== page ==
Some dusts have particles that are extremely fine and light (i.e., they have a low specific particle density). Such particles could behave more like vapours than like dusts and could remain in suspension for long periods. These particles could travel far from the emitting source and collect on surfaces above the source.
While horizontal surfaces accumulate the largest quantities of dust, vertical surfaces could, in some instances, also accumulate significant quantities. Controlling dust accumulation is critical to preventing explosions.
Dust collection systems
Use cleaning methods that do not generate dust clouds, such as dust collection systems and filters to collect accumulated dust. Be especially aware of buildup areas where dust cannot be seen, or areas that cannot be easily accessed for cleaning. Provide access to all hidden areas to permit inspection; regular maintenance inspections are important in combating dust accumulations. Gasket replacements should be a part of the preventive maintenance process.
How explosions happen
While a dust cloud will ignite and explode readily in the presence of an open ignition source, dust layers, if undisturbed and not in direct contact with the ignition source, will not explode. However, if a small amount of dust is dispersed into the air at the ignition source, a small explosion will occur. The pressure wave from this explosion blows another layer of dust into the air, and a larger explosion then takes place. It is often this secondary explosion that does the most damage.
Around any operations that may generate combustible dusts, all ignition sources, including static electricity, must be eliminated. All equipment and conductive surfaces must be electrically grounded and bonded. Static electricity must be removed from belts using grounded metal combs or similar devices.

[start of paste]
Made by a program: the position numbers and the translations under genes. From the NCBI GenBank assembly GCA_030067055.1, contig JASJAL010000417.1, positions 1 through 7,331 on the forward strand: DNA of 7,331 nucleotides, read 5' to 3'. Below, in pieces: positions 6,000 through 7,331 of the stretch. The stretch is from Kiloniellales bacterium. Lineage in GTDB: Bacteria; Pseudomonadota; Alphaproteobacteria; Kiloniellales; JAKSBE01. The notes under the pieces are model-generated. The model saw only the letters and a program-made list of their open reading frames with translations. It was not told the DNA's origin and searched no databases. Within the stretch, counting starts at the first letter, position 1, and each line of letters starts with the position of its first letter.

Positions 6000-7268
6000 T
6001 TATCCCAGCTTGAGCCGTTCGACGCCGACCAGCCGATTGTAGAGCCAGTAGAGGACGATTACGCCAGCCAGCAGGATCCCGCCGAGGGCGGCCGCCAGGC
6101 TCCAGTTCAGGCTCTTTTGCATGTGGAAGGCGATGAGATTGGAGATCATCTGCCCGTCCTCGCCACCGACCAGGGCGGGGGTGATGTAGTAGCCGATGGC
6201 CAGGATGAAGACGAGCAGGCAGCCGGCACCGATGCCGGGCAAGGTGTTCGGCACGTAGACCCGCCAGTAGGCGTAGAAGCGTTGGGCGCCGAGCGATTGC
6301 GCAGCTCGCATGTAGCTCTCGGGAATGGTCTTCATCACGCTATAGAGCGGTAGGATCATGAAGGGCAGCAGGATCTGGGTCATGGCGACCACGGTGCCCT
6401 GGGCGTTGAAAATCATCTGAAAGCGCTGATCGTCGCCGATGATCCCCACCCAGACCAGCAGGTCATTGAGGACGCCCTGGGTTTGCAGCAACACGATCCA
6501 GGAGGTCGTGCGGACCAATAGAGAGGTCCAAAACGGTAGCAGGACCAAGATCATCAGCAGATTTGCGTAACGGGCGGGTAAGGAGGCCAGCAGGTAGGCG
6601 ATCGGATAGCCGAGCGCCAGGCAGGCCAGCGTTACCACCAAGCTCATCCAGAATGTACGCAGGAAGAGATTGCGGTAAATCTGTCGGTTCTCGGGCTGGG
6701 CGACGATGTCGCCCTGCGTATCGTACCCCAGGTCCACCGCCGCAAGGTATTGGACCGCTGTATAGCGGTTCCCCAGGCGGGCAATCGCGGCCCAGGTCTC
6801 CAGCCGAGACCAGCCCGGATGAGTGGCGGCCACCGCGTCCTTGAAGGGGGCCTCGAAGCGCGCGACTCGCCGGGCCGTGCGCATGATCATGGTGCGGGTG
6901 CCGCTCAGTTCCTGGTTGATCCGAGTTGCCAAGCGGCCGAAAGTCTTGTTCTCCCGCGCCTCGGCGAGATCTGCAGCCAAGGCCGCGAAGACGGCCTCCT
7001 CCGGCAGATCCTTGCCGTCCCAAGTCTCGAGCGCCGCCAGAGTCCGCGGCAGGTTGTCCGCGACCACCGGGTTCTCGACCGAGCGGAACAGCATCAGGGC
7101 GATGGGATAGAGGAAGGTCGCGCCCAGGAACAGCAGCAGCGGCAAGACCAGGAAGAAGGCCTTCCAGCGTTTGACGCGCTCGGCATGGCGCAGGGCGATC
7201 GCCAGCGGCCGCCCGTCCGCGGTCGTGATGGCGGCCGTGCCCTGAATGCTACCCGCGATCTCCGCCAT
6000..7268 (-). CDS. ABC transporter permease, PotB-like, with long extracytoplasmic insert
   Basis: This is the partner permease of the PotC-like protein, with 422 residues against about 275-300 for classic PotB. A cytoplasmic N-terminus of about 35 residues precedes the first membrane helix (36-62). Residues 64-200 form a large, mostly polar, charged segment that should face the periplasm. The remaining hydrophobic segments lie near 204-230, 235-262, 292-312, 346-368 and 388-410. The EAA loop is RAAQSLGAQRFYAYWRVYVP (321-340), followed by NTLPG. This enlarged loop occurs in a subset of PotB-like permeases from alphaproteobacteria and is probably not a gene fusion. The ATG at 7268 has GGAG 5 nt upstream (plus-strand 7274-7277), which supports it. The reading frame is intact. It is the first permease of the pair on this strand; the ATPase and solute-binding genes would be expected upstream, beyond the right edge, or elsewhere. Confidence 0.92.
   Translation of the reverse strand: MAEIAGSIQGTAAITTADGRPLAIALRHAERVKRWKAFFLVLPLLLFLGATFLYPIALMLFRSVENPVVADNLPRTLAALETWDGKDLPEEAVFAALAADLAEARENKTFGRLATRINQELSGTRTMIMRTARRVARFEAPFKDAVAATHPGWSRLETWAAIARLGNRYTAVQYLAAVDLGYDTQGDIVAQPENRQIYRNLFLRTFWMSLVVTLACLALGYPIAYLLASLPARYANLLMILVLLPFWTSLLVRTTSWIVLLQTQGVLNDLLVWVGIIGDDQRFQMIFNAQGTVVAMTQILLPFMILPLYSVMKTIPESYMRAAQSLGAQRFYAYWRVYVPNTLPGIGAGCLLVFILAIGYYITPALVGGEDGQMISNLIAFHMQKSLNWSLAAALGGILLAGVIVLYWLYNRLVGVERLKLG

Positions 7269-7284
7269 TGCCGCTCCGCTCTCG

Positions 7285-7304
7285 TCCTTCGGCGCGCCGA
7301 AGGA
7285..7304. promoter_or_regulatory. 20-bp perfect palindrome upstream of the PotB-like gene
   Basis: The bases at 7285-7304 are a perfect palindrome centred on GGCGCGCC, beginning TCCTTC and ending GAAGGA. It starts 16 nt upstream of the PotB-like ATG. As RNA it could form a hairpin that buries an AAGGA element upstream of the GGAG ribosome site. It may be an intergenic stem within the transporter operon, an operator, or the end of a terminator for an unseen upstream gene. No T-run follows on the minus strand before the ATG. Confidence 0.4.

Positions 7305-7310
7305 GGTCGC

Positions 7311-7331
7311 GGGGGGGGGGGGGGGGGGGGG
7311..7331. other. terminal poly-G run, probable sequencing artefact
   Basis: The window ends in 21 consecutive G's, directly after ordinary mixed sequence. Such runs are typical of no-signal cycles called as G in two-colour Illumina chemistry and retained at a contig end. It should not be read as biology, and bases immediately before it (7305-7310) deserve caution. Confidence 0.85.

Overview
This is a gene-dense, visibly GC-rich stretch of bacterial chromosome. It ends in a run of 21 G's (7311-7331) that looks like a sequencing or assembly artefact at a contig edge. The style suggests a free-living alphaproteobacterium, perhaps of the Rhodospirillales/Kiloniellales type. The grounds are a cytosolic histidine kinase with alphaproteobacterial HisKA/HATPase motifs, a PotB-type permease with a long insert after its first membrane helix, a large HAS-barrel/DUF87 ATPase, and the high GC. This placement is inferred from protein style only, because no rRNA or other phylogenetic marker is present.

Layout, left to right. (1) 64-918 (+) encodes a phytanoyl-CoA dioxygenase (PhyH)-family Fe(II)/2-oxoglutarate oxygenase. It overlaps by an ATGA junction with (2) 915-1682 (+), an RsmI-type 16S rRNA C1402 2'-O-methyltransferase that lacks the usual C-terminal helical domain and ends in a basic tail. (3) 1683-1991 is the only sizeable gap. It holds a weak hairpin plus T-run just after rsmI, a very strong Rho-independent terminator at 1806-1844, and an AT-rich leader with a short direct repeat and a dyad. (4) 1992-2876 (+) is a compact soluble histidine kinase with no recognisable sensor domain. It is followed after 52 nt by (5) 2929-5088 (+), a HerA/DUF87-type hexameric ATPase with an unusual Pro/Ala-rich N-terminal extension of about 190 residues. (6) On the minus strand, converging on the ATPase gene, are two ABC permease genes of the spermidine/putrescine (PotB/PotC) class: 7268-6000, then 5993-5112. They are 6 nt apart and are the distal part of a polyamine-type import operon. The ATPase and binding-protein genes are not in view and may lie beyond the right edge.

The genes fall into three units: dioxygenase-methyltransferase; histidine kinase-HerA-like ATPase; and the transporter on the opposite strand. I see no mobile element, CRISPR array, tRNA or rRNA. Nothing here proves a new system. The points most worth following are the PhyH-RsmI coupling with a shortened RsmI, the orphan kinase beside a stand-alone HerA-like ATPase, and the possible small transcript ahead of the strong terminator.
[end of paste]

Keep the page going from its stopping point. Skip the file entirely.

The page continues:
Electrical equipment and wiring shall be classified as far as its hazardous location is concerned. Classified electrical equipment ensures that no spark is produced while the equipment is in operation.
Control mechanical sparks and friction by ensuring that bearings are not overheated and that equipment will not produce sparks by implementing a preventive maintenance program and using diagnostic techniques. Enforce and adhere to a non-smoking policy in the plant and control open flames.
The answer to the question of why the industrial explosion incidents continue to occur lies with awareness of combustible dust issues. More education on the subject, as well as enforcement of safety procedures, is probably necessary. In fact, the United States is in the process of adopting new enforceable regulations to minimize combustible dust explosions.
Do we need the same regulations in Canada, or can we apply what we need to do ourselves? Your comments are invited.
Simon Fridlyand, P.Eng., is president of S.A.F.E. Engineering Inc., a Toronto-based company specializing in industrial health and safety issues and PSR compliance. He can be reached 416-447-9757 or firstname.lastname@example.org. For more information, visit www.safeengineering.ca.